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Do All Abraham’s Children Worship Abraham’s God?

A number of thoughts deserve attention. First, the approach outlined above isn’t an open-ended endorsement of non-Christian religions—not even of Abrahamic religions. Yes, we share deep monotheistic roots. But we do have profound differences which mustn’t be denied. Second, this approach brings our attention back to where it belongs: squarely on Jesus Christ. The paramount topic of theological conversation between Jews, Christians, and Muslims isn’t about their general concept of God; rather, it’s all about the person and work of Jesus Christ. All of this debate about whether Jews, Christians, and Muslims worship the same God is an unfortunate and potentially fatal distraction.

The life of faith is primarily a loving relationship with God and with one’s neighbor.

Third, now I return to my earlier statement that “There’s no such thing as a Jewish-Christian-Muslim God!” The Bible declares that God cannot be contained by heaven and earth or in any house of worship (i.e. religion) (Isaiah 66:1; Acts 7:49). God informs us, perhaps even warns us, of God’s own holy and ultimate transcendence.

“For my thoughts are not your thoughts,

neither are your ways my ways,”

declares the Lord.

 “As the heavens are higher than the earth,

so are my ways higher than your ways

and my thoughts than your thoughts.”[8]

Our attention squarely belongs on Jesus Christ.

Therefore, when I speak of “my” God and “my” Lord, I am not claiming ownership of the transcendent God. God is beyond anyone’s ownership! Rather, I am describing a personal relationship with God. The Lord God isn’t defined by or confined to our conceptions about God. In this sense, there’s no “Jewish God” (a God owned by Jews) no “Christian God” (a God owned by Christians) no “Muslim God” (a God owned by Muslims). God is God! For Christians, what is really more to the point is the reverse—not religions’ ownership of God but God’s ownership of believers. The Church belongs to Christ as the bride belongs to the groom (John 3:29). Christians belong to God as those who have heard God’s word in Christ (8:47). And Christians belong to Christ as the gift of the Father to him; therefore, Christ gives the Spirit to them to make known the otherwise unfathomable depths of divine mysteries (16:15). Accordingly, Christian doctrine and theology can affirm that God isn’t the exclusive property of any particular religion and also that God is definitively and decisively made known in Jesus Christ as Lord and Savior.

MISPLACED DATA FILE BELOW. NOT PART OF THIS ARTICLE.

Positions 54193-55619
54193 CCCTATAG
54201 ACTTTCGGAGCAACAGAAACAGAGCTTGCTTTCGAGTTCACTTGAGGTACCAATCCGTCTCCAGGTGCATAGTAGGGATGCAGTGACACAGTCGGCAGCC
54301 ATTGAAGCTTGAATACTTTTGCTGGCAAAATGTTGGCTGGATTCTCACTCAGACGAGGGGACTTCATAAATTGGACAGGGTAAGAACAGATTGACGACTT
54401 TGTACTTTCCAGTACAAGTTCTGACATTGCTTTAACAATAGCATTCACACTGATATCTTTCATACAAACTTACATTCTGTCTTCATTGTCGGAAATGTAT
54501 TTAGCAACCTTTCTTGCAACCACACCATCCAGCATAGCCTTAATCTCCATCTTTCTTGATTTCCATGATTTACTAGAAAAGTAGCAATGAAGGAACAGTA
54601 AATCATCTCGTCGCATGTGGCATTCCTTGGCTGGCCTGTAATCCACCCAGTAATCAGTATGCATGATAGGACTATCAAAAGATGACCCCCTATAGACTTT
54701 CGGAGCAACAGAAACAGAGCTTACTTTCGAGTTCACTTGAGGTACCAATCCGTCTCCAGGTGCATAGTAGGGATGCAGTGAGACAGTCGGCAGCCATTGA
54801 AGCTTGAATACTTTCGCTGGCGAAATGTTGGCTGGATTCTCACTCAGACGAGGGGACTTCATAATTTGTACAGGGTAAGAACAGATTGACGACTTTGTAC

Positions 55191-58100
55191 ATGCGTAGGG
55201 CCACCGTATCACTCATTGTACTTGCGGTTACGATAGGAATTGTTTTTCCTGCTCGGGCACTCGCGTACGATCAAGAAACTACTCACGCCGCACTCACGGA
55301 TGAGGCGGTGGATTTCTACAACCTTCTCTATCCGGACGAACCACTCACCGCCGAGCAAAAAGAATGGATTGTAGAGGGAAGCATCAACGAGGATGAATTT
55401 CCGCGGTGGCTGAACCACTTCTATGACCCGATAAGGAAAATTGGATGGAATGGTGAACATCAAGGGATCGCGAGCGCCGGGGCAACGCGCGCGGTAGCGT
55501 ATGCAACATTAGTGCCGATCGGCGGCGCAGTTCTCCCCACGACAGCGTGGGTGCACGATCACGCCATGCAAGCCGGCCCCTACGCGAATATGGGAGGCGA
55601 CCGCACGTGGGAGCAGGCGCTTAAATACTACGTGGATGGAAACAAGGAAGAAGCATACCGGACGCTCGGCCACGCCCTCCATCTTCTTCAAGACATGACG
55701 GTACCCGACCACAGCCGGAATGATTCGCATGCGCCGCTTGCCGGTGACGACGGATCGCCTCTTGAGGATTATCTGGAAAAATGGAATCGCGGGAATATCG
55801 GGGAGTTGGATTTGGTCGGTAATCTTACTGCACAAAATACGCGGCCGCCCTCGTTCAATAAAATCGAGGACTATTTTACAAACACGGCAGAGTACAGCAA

God cannot be contained by heaven and earth or in any house of worship.

Jews, Christians, and Muslims differ drastically over the deity of Jesus but share common commitment to monotheism. Furthermore, they differ over the nature of monotheism. Christians affirm a version of monotheism that affirms unity in plurality while Jews and Muslims affirm a version which denies the possibility of plurality within the unity of the Divine Being. Yet, and this part is extremely important, all three ardently affirm the doctrine of monotheism in explicit identification with the God of Abraham. That’s why they’re called Abrahamic religions! Thus Christians may with complete theological consistently admit that they worship they same God while nonetheless insisting that everyone needs to know Jesus Christ as Savior and Lord. That’s what makes us Christian.

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Category: Living the Faith, Spring 2016

About the Author: Tony Richie, D.Min, Ph.D., is missionary teacher at SEMISUD (Quito, Ecuador) and adjunct professor at the Pentecostal Theological Seminary (Cleveland, TN). Dr. Richie is an Ordained Bishop in the Church of God, and Senior Pastor at New Harvest in Knoxville, TN. He has served the Society for Pentecostal Studies as Ecumenical Studies Interest Group Leader and is currently Liaison to the Interfaith Relations Commission of the National Council of Churches (USA), and represents Pentecostals with Interreligious Dialogue and Cooperation of the World Council of Churches and the Commission of the Churches on International Affairs. He is the author of Speaking by the Spirit: A Pentecostal Model for Interreligious Dialogue (Emeth Press, 2011) and Toward a Pentecostal Theology of Religions: Encountering Cornelius Today (CPT Press, 2013) as well as several journal articles and books chapters on Pentecostal theology and experience.

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